Wednesday, October 17, 2007
"Grace does not force man's free will, but respects it, and leaves man free to act with it or not. Grace, therefore, does not destroy our freewill, but only helps it, and our own working with grace is required. "God who has created thee without thee, will not save thee without thee " says St. Augustine: and in Holy Scripture it is repeatedly stated that God will render to every one according to his works. A renovation which renders a soul renewed, pure, bright, amiable and endearing to God.
We stand in continual need of actual grace to perform good acts, both before and after being justified. "Without me you can do nothing," says our Saviour, and St. Paul declares that without God's grace we are incapable of even a good thought. The good acts, however, done by the help of grace without justification are not, strictly speaking, meritorious, but serve to smooth the way to justification, to move God, though merely through His mercy and condescension, to help us and render us better disposed for the same. But if, with the assistance of actual grace, good works are done by a person who is in a state of justifying grace, then they are acceptable to God, and merit an increase of grace on earth and an increase of glory in Heaven.
…All our merits, however, without any exception, are grounded on the merits of Jesus Christ, and on His grace, without which no one can move a step towards heaven.
The merit of a good action performed in a state of grace, as being in consequence of justification, and in union with our Lord, is truly our own merit, because that good action is really performed by us, by our co-operation with God's grace; but it is also, and principally, a merit of our Lord, as a grape is the fruit of the branch, and yet also and principally the fruit of the parent vine without which, or if not connected with which, the branch could not produce any fruit, or indeed have become a branch at all. Our merit, therefore, does not take away from Christ's merits, for without Him we can do nothing. We merit through Christ, Christ makes us merit; or still more properly, Christ merits in us, and therefore all the glory is His…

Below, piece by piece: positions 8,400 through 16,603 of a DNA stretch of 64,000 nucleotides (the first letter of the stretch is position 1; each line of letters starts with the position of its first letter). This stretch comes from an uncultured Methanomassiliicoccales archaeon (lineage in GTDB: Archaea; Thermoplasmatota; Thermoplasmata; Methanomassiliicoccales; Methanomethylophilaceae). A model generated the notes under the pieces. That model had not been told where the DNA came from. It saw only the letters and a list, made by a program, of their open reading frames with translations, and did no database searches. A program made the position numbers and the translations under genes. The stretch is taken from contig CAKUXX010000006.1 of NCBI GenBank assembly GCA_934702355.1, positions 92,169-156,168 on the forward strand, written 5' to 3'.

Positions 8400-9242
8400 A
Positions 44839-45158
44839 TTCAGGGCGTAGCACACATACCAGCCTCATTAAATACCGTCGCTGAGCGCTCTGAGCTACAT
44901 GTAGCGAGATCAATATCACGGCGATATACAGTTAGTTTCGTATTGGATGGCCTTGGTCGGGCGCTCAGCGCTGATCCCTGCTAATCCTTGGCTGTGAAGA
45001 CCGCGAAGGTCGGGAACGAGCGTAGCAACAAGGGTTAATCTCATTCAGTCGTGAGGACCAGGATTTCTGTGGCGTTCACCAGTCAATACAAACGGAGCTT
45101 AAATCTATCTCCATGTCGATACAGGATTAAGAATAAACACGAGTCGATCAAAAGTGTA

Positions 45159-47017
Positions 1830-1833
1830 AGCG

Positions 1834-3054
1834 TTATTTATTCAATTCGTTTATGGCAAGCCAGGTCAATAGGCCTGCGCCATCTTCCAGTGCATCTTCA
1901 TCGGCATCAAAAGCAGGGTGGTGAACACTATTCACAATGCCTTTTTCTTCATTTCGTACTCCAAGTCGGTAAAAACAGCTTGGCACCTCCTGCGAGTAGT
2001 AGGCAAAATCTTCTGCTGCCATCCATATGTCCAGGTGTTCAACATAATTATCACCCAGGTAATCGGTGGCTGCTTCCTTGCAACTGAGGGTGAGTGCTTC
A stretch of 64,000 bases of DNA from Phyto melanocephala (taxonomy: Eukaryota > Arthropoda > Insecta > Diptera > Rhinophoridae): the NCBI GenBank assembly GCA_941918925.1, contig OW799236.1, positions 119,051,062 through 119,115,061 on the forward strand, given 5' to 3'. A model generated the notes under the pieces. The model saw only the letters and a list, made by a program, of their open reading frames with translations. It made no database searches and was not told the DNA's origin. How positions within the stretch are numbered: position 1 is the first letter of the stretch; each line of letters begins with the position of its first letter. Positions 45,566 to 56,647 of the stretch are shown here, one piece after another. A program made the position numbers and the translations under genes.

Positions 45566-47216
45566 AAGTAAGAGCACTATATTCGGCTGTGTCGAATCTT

JESUS CHRIST died for all mankind; He truly died that "He might taste death for all." (Hebrews ii. 9.) Yet we know that all men will not be saved, but only those who do His will; for we read in St. Paul : "And being consummated, He became to all that obey Him the cause of eternal salvation." (Hebrews v. 9.) And so, notwithstanding Christ's redemption, it is stated in the gospel that some "shall go into everlasting punishment." (St. Matt. xxv. 46.) St. Paul did not say that God will save all men, but, "Who will have all men to be saved" (1 Timothy ii. 4), implying thereby that for salvation, man's will and co-operation is required to fulfill the conditions, and use the means appointed by God Himself for the purpose.
Only those who "have washed their robes and have made them white in the blood of the Lamb" (Apocalypse [Rev.] vii. 14), that is, who have the merits of Christ applied to them, and who persevere to the end in doing what is commanded, will be saved.
The direct means instituted by Christ Himself for applying His infinite merits to the souls of men are the holy sacraments, which are so many channels instituted by Jesus Christ to convey to men His grace purchased for us at the price of His most precious blood: "You shall draw waters with joy out of the Saviour's fountains." (Isaias xii. 3.)"
-The Glories of the Catholic Church (1895)
Imprimatur: Michael Augustine, Archbishop of NY